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Thread: Batch Batch Batch

  1. #1
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    Batch Batch Batch

    I'm trying to visulize a model currently but found less efficient in fps.
    Before I pass the model to art designer to make it more batch-friendly, I've got no idea about the relationship about relationship between 'hardware specification' and 'maximum geometry input', here's how I summarize (assuming there's no texture change):
    1. I understand the CPU clock can determine the maximum batch number, but what will it be exactly like?
    2. What can determine the maximum vertices number in one batch? How can I figure it out? (The art designer needs to know before optimization).
    3. Can I understand the relationship between batch and effiency like "An excess of batch number or vertices number in one batch over hardware limitation will both descend the frame rate"?

    Many thanks!

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    Drawcalls are the main limit in OpenGL and Direct3D, because of how much the drivers have to do in the background and then hit a CPU limit. Also this has the disadvantage that your application gets less CPU time.
    This is one of the main reasons AMD develops there Mantle API.

    I think the limits in OGL and D3D are around 6000 drawcalls in one frame for 60Hz. Not sure to what CPUs this maps.
    There are also some extensions from nvidia to get better drawcall performance. But I never hat to work on drawcall limited projects so this is all copy/paste from my reading memory.


    The maximum vertex one current PC hardware is only limited by raw power of the GPU. For example my 7870 gives me 4294967296 (2^32) for GL_MAX_ELEMENTS_VERTICES. What is basically the maximum number of vertice you can index with the biggest index type. But vertice/index can be optimized for caching. And that is something you use algorithms for, e.g.: https://home.comcast.net/~tom_forsyt...cache_opt.html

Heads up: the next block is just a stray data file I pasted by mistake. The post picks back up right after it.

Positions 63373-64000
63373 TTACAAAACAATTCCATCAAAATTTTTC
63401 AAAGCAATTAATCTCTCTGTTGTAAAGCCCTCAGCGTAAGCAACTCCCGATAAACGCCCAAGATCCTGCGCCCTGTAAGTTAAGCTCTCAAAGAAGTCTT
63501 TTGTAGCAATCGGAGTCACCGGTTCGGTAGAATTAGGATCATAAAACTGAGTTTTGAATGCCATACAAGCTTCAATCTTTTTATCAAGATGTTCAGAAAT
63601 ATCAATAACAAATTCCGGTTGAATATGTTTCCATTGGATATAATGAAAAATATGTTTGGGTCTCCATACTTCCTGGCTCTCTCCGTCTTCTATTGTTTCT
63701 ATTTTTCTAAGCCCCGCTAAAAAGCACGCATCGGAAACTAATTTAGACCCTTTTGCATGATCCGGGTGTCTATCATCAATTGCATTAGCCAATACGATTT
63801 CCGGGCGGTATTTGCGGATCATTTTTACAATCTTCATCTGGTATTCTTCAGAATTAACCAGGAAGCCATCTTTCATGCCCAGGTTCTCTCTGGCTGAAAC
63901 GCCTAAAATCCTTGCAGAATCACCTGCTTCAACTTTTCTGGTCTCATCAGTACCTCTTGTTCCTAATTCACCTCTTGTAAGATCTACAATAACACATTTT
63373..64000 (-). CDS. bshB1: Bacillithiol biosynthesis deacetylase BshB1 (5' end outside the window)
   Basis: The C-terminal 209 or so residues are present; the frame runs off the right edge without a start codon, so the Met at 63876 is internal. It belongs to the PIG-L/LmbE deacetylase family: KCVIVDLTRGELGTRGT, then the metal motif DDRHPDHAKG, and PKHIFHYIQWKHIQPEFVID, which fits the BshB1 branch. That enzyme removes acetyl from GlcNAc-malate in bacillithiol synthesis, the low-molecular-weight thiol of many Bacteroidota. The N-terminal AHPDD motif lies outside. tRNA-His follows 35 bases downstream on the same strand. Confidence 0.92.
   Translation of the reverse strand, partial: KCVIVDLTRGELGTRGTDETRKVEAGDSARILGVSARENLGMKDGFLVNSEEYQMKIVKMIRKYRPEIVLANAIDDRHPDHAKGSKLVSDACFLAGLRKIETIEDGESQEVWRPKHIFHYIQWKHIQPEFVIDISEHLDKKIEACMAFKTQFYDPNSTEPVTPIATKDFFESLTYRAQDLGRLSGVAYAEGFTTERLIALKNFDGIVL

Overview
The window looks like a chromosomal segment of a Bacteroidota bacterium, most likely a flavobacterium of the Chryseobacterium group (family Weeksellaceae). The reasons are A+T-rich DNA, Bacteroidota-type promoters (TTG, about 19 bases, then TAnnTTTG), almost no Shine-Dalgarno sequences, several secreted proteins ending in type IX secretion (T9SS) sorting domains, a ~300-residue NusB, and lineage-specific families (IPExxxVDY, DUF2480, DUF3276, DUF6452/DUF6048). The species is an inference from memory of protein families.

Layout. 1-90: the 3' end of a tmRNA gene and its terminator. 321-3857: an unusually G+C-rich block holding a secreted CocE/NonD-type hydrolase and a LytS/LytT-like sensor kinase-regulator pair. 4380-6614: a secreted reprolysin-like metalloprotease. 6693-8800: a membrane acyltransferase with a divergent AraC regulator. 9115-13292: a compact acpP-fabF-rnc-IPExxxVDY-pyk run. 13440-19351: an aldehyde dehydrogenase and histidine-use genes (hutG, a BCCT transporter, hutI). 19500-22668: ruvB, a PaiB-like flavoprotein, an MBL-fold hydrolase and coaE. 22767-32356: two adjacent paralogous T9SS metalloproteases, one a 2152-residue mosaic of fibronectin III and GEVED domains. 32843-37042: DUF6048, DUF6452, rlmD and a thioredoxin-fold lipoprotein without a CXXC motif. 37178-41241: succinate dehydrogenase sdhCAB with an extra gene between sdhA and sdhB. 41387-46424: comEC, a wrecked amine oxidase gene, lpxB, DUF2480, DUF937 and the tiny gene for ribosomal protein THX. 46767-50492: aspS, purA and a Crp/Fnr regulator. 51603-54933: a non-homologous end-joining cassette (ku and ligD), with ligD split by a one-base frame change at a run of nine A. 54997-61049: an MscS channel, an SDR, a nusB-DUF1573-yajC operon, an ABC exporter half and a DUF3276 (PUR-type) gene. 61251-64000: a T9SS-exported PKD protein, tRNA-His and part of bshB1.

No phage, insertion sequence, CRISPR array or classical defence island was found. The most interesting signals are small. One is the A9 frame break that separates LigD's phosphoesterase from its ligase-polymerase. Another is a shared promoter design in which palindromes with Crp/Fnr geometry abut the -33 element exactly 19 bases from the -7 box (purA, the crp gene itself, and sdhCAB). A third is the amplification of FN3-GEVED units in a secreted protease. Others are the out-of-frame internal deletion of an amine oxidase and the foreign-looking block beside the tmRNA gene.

3. #3
    Senior Member OpenGL Pro Aleksandar's Avatar
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    Quote Originally Posted by likethe265 View Post
    1. I understand the CPU clock can determine the maximum batch number, but what will it be exactly like?
    How come the CPU clock can determine the maximum batch number?

    Quote Originally Posted by likethe265 View Post
    2. What can determine the maximum vertices number in one batch? How can I figure it out? (The art designer needs to know before optimization).
    The maximum vertex count is determined by the amount of memory. But that is probably not the information you seek.

    Quote Originally Posted by likethe265 View Post
    3. Can I understand the relationship between batch and effiency like "An excess of batch number or vertices number in one batch over hardware limitation will both descend the frame rate"?
    There is no answer on this question. There is a myriad of graphics cards, drivers and HW/SW combinations. If you are targeting a particular audience, the answer should be found by profiling such configurations. As long as everything stays in the graphics memory the performance is good. If the swap arises then smaller buffers will gain better performance.

    Quote Originally Posted by Osbios View Post
    Drawcalls are the main limit in OpenGL and Direct3D, because of how much the drivers have to do in the background and then hit a CPU limit
    .
    It is rather a frivolous assumption that the bottleneck is aways in a number of draw calls. It depends on the application design and in most cases (with real and well designed applications) it is not the case.